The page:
Exercise after forceps

Forceps delivery is likely to leave you feeling a little, let's say, uncomfortable. Not only that, but it can cause incontinence for a little while. There are some exercises after forceps delivery that are an absolute must, and some you might want to avoid for a little while, until you feel healed and ready.


Pelvic Floor Exercises


Forcep delivery means that you'd likely have had an episiotomy and maybe a tear too. As I was being stitched up I remember the doctor talking to me about my pelvic floor exercises and the importance of them. However, he did say leave it a few days before you start them.


The day after I had Ida I tried to do one pelvic floor exercise. One squeeze. But I couldn't even feel a connection. It was totally gone. I googled it and wrote in forums imagining it never coming back and what life might look like.


Every day when I was going for a nap I would try and do 10 pelvic floor squeezes. Just short ones. Eventually after about a week I was confident in feeling a connection. The trick is to do them little and often. Even if you feel zero connection at all. That is TOTALLY normal. Your pelvic floor has been through a real tough time when you have forceps.


You can get some great apps that help you to remember to do them and guide you in how long to hold the squeeze for. You just need to make sure that you fully release before you squeeze again.


exercise after forceps


Walking


A few days after you give birth with intervention you might be up to walking. It is very normal to leak a little wee at this point, your pelvic floor is not recovered or strong. Now isn't the time for power walking or running. A walk around the block with the pushchair will probably be enough. First time we went for a walk was 3 days after having Ida and I think we managed to the end of the road and back before I felt too much pressure in my pelvic floor.


Hip bridges


I wouldn't start these until you are about 2 weeks pp after forceps. However, they're a great way to being to strengthen your bum muscles and you can do them lying on the floor! For extra work for the pelvic floor squeeze a ball, bottle or pilates ball between your knees with each hip raise.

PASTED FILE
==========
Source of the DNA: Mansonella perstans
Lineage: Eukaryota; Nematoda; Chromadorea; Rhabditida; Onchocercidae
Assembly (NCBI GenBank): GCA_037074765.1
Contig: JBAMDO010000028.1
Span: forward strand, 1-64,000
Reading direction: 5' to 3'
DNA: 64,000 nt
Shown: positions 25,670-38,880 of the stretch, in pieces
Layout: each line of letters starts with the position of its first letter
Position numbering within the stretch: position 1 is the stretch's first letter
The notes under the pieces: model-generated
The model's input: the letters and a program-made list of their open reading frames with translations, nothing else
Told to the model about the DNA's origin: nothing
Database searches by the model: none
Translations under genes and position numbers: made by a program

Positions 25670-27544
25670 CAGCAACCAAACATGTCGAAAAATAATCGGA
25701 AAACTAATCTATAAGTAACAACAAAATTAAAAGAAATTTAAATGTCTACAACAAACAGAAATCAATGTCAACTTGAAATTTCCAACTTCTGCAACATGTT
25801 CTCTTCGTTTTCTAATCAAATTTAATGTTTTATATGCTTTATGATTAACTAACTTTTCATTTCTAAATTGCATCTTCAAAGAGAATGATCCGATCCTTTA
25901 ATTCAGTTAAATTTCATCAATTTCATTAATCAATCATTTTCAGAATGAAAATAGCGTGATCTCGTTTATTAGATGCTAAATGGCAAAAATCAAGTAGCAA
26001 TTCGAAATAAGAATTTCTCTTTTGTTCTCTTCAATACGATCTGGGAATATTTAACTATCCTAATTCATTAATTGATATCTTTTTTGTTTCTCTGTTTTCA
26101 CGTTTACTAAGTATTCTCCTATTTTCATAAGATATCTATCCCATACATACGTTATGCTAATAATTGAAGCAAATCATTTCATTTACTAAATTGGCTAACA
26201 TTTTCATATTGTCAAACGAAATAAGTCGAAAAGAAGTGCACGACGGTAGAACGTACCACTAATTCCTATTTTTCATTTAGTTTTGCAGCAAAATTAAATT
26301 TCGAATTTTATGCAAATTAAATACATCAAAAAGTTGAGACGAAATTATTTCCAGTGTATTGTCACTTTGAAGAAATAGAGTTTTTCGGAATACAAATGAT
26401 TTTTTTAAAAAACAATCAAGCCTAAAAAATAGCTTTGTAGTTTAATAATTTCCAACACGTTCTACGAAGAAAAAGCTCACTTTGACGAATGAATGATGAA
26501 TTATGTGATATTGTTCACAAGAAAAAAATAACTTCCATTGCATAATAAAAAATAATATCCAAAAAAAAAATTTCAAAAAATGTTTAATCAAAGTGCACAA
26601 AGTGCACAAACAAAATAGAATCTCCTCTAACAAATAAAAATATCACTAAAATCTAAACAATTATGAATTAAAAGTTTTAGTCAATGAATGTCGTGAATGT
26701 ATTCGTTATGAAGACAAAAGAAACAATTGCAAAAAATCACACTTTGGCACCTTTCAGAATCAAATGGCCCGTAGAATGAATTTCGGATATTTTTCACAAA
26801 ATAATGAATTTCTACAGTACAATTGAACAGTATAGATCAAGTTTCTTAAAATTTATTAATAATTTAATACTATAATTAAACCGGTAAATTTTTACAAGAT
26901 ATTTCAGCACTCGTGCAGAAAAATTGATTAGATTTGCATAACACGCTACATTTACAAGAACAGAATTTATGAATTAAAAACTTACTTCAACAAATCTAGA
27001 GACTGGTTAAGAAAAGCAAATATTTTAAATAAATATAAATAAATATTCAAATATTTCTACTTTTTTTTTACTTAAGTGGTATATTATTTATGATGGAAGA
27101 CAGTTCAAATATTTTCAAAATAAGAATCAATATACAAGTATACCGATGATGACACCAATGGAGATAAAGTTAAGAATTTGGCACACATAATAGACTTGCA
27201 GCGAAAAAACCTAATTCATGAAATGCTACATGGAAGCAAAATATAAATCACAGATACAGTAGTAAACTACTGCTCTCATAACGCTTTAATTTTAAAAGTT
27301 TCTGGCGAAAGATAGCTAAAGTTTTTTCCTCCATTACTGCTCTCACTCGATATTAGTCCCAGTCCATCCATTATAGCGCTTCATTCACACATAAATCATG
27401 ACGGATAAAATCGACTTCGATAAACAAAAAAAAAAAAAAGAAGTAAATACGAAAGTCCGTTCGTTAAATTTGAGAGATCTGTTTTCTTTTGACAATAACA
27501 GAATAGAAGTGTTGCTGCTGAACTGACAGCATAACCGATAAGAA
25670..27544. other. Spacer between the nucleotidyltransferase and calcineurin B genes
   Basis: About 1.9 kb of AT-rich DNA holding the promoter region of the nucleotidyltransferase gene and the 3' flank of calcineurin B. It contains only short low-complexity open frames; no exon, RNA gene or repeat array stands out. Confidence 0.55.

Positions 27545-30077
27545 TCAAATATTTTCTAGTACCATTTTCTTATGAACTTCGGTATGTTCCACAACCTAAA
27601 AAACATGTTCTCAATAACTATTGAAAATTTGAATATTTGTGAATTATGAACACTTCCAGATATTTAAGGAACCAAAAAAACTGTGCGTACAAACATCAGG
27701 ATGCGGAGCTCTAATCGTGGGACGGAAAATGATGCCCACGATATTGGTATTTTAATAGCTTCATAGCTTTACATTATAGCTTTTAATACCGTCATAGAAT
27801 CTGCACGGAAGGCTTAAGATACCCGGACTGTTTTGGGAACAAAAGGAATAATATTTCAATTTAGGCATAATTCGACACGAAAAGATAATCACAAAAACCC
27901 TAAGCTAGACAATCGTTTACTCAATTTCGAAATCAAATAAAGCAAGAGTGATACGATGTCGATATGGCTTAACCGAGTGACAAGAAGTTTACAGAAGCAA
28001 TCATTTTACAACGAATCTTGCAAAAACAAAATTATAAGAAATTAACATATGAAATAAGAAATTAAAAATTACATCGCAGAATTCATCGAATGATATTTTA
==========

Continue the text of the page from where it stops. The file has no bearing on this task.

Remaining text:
Mini band penguin walk

Placing a mini band between the arches of your feet, waddle like a penguin. Do this for 30 sec-1 minute to help build up strength in your hips, which can become weak in pregnancy. Again, you might want to wait until a few weeks post baby to think about these.


Exercise to avoid in the early days after forceps delivery:


You probably won't be thinking about exercise right away with a new baby to look after and very little energy, it is important to wait that 6 weeks (or longer - 3 months for running) to allow your body to heal as best it can.


After forceps you might still feel a tightness or pulling sensation in your scar for months after your baby was born. I found that my pelvis ached and felt bruised for some time after.


Here are some exercises that you might want to avoid until you feel healed and your foundations and core are built up:

- Running

- High impact (burpees/squat jumps/star jumps)

- Heavy weight lifting

- Wide squats

- Lunges

- Contact sport

- Cycling as sitting on the bike might feel uncomfortable! (I remember sitting on mine at about 5 weeks pp and wasn't quite ready!) Same could be said for horse riding too actually.


If you have had an assisted delivery and are unsure where to start your with exercise, drop me a message and I will share how I could help you.


thefitthing@gmail.com






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